Pittsfield to get $15K federal grant to fight poverty
PITTSFIELD — A $15,000 Federal Reserve of Boston grant will go toward devising "complex, systemic changes" to stem poverty and build a fairer city, according to its administers.
The applicants, culled from 27 city organizations, discovered Wednesday night that Pittsfield would be one of 14 Massachusetts cities receiving Working Cities Challenge design grants. The others include Springfield, Chicopee, Worcester, Lowell and New Bedford.
Much of the work will focus on getting into specific neighborhoods — on the West Side, Morningside and the rest of the city — and talking to residents about what they perceive to be the most efficacious solutions to local poverty.
In six months' time, the grant's facilitators, Berkshire Regional Planning Commission and Central Berkshire Habitat for Humanity, among others, will prepare a second grant application requesting implementation funds — to the tune of $700,000 or more.
"As opposed to trying to get people to come to our meetings, we'll be going to where they already are," CBHH Executive Director Carolyn Valli said. "It's really going to be something to watch."
As part of the grant, five local participants plan to travel to Indianapolis to receive training in the Bridges Out of Poverty program, which according to its website specializes "in reducing the barriers to success posed by economic class differences among people and groups."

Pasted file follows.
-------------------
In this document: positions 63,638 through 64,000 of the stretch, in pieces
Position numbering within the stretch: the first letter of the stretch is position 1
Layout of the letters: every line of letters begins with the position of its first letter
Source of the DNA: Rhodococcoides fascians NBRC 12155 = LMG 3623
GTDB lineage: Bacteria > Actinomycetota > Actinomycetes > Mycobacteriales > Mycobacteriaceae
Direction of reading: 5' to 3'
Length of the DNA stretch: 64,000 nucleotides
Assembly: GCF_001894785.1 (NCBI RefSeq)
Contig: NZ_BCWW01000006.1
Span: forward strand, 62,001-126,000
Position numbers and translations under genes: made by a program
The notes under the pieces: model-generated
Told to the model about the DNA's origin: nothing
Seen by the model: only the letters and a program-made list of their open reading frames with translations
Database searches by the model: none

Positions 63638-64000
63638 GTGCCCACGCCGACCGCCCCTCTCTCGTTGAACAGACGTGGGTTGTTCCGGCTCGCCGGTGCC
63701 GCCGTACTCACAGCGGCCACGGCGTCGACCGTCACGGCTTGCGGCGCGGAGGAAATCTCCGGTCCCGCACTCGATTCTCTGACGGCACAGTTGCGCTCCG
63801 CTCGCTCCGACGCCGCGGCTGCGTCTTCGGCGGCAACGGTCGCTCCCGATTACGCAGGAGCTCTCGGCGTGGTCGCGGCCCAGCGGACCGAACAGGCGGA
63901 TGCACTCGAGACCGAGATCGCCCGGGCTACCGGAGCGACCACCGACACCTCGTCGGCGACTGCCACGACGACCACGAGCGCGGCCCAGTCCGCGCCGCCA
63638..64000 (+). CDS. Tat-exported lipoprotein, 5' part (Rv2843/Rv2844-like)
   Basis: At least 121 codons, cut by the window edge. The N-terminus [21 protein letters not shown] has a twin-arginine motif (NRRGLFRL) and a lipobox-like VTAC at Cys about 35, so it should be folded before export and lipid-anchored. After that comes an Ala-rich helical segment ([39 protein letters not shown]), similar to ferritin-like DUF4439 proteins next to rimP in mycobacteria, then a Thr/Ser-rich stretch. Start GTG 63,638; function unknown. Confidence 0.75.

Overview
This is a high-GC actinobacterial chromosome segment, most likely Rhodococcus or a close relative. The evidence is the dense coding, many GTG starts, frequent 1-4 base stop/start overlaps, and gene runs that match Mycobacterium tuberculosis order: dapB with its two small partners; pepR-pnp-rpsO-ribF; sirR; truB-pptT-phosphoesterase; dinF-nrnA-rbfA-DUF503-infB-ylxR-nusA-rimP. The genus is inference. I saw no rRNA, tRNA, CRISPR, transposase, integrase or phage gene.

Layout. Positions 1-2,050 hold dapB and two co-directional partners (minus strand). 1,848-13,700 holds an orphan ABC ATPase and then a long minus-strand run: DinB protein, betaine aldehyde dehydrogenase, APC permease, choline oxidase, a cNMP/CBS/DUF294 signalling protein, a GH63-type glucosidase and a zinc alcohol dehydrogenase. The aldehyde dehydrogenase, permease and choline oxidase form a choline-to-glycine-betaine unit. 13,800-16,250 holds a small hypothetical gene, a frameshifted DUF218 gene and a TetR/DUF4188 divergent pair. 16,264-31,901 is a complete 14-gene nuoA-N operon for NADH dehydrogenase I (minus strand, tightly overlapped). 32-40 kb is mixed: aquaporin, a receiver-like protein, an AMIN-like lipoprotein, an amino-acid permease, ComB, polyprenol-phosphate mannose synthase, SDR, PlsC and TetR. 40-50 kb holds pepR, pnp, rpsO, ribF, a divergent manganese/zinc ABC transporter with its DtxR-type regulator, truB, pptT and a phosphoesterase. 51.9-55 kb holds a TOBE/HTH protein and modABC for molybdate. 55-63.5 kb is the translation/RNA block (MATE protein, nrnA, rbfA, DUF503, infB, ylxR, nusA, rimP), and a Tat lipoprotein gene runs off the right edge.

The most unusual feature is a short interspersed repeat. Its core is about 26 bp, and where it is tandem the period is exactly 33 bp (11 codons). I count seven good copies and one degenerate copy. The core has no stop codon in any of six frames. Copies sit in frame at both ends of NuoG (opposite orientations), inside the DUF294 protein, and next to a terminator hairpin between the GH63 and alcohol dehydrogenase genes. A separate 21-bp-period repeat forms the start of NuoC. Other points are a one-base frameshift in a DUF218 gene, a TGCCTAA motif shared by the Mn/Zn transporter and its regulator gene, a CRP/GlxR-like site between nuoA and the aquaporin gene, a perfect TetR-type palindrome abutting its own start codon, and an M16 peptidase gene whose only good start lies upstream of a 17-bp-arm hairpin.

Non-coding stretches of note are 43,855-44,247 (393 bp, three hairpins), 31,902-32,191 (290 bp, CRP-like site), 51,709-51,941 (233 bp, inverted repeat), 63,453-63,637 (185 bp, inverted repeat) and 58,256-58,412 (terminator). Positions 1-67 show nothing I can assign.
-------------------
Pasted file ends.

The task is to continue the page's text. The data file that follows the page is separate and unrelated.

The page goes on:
"A lot of people are very excited about bringing [Bridges Out of Poverty] to the Berkshires," Valli said.
She added, "We know that there are tons of barriers. We're going to be asking people what are those barriers and how can we really break them down. In an ideal world, it would bring about a more level playing field in our community, so everybody has equal opportunity, particularly for jobs, and a real stake in our community."
Problems those involved expect to tackle vary but, according to BRPC Executive Director Nathaniel W. Karns, include "educational issues, lack of transportation issues, health issues and employment issues.
"It's not more studies we need; most of us working on this understand the parameters. What we want is to have a much deeper discussion within the neighborhoods and with the people living in poverty about what will best serve their needs," Karns said. "It's about empowering people and getting them engaged to help themselves by being involved."
The grant, a new offering only in its second year, targets smaller-size cities, particularly those hit by declining industry. It intends to give resources to community leaders so they might "provide outcomes that benefit residents who are under-resourced."
The 14 cities awarded these $15,000 grants will compete for a smaller number of much larger three-year implementation grants in spring 2016.
Pittsfield Public Schools, Berkshire Health Systems, the local NAACP chapter, Berkshire United Way and Berkshire Community Action Council are just some of the organizations that will have representatives taking part in the forthcoming efforts.
"I think what's important is that it's a broad-based collaboration, and I am impressed to see who is at the table," said Pittsfield Housing Specialist and Fair Housing Officer Justine Dodds. "We know that the work ahead will help to eliminate barriers to resources, and that's a good thing for our community's residents."
TALK TO US
If you'd like to leave a comment (or a tip or a question) about this story with the editors, please email us. We also welcome letters to the editor for publication; you can do that by filling out our letters form and submitting it to the newsroom.